New Report released 29 April 2014
The full report of the survey conducted 18 Dec to 1 January has been released. See "Download reports" link above. The slide deck of the presentation is also included. The full report paints a picture of deep dissatisfaction across all variables, particularly among those under age 40, and even more so with those under age 30. Parallels with public sentiment in 2003-04 period of high discontent are forming, with even more disturbing variations that indicate a clash between mainland officials and Hong Kong youth, in particular, may be in the offing.
Hong Kong's role as a leader of China’s economic reforms is well recognized. Its role as leading political development toward a peaceful, prosperous, and democratic China is the focus of HKTP study. Amending a constitution defines the rights and status of being a citizen. In China's mainland, only Party members participate in selecting who can amend the constitution. In Hong Kong, everyone who can vote participates in amending the constitution, but until an amendment is made, Hong Kong's constitution is effectively unratified by citizens (other than by voting in elections, a tacit and minimal acceptance). This is the fundamental transition from being subjects under the UK to being citizens of China that the HKTP tracks.
In 2007 Chinese officials specified timetables by which Hong Kong may go forward, with full direct elections of the Chief Executive permitted in 2017 and full election of all members of the Legislative Council in 2020, provided Hong Kongers amend their Basic Law to that effect. If Hong Kong successfully handles the twin challenges of delivering growth and maintaining stability while politically reforming according to this timetable, experiments on the mainland launched in 2008 of holding urban district elections (clearly modeled on Hong Kong's district elections which have been held since 1982) will likely go forward. Hong Kong is thus the precursor and likely key to China's transition to democracy. This is the second important transition the HKTP tracks.
The HKTP has tracked public views toward government and reforms from the establishment of District Boards (1982) to the first direct elections to the Legislative Council (1991) and the first contested election for Chief Executive (2007). The role of elites in reform as well as in the functions of policy making, implementation, evaluation and amendment has been a major focus of the project. Elites dominate and rule the mainland. How and whether elites accept and even promote majority rule is crucial to Hong Kong's --and China's-- transition to democracy. While parties have been one of the major organizing elements of elites, Hong Kong’s peculiar political system also includes functional constituencies dominated by professional associations, business groups and unions. These functional constituencies along with parties are vehicles of elite opinion formulation and policy lobbying, and have been a focus in the research on the role of elites in particular and Hong Kong’s political development in general. Change toward democracy in China too depends on elites accepting and promoting majority participation. This is the third type of transition the HKTP tracks and investigates.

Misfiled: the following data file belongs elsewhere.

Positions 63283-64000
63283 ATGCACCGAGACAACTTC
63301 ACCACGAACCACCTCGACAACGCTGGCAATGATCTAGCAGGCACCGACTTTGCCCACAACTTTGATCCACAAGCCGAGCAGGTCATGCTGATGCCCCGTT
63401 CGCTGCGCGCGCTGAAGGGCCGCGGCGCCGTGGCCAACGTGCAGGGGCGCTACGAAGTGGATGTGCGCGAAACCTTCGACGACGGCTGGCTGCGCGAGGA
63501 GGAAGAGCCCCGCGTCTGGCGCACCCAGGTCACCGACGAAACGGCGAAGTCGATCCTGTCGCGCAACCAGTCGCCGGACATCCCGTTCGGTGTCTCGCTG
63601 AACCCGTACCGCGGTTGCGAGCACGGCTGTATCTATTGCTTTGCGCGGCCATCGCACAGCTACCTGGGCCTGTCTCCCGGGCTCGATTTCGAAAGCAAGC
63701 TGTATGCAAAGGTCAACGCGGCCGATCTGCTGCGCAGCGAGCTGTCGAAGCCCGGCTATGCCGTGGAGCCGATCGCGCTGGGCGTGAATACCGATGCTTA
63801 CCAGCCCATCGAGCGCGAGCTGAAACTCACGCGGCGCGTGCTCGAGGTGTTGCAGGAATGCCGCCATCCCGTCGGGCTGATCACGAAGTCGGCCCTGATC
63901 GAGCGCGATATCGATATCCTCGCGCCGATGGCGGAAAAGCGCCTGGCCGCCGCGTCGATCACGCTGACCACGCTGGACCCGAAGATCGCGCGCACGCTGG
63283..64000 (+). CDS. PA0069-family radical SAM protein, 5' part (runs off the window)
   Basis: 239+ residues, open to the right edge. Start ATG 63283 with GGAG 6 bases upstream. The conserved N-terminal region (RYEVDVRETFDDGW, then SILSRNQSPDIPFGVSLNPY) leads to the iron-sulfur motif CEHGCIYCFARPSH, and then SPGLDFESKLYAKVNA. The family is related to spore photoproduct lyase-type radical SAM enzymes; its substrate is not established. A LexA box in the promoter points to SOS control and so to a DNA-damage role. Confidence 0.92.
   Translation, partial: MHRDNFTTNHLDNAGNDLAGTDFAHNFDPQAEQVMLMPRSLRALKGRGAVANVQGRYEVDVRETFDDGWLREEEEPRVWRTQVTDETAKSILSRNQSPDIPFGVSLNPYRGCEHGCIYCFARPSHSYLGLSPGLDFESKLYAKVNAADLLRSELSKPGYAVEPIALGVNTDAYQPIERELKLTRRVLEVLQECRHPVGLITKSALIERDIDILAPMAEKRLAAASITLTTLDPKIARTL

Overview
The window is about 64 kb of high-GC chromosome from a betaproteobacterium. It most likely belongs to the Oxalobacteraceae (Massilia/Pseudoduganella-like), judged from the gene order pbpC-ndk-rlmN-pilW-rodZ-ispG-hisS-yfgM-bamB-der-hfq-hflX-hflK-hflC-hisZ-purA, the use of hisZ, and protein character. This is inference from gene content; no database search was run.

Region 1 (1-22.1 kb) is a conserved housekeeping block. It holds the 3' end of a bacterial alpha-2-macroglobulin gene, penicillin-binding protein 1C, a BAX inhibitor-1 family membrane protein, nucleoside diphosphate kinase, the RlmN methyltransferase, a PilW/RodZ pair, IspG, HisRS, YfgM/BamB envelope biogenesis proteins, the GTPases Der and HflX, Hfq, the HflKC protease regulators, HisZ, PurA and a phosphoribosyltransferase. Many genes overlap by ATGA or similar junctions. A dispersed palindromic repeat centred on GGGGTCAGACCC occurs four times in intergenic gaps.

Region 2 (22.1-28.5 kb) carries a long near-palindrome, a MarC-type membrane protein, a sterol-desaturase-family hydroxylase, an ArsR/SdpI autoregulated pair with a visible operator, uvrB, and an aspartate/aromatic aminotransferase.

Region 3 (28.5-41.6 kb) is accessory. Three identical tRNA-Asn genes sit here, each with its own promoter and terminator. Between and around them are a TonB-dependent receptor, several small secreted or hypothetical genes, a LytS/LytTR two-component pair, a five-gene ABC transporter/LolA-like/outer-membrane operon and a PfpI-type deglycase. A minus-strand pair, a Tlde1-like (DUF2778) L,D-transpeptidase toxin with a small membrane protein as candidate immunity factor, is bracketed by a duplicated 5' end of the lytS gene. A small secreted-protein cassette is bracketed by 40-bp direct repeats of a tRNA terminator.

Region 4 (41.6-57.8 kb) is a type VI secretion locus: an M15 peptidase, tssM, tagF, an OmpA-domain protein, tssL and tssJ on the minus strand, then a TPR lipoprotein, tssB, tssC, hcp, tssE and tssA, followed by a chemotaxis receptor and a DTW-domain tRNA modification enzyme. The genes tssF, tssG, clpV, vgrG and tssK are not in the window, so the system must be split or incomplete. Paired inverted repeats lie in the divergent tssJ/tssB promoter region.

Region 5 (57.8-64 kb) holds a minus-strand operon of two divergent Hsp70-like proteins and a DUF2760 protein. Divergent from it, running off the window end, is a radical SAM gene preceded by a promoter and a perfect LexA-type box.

The Hong Kong Transition Project is a non-partisan research organization dedicated to improving governance in Hong Kong and China by improving knowledge about public opinion, both in empirical and methodological terms. Those members with political affiliations are not involved in project research that would involve their affiliations. Commissioned research is conducted according to strict academic standards of best practice. Analysis and reports are written independently. Commissioned research that involves only questionnaire administration (not analysis by project members) is described as a commissioned survey. Commissioned surveys in which the report is written by project members is described as commissioned research, and the member(s) writing the research report are named in the report.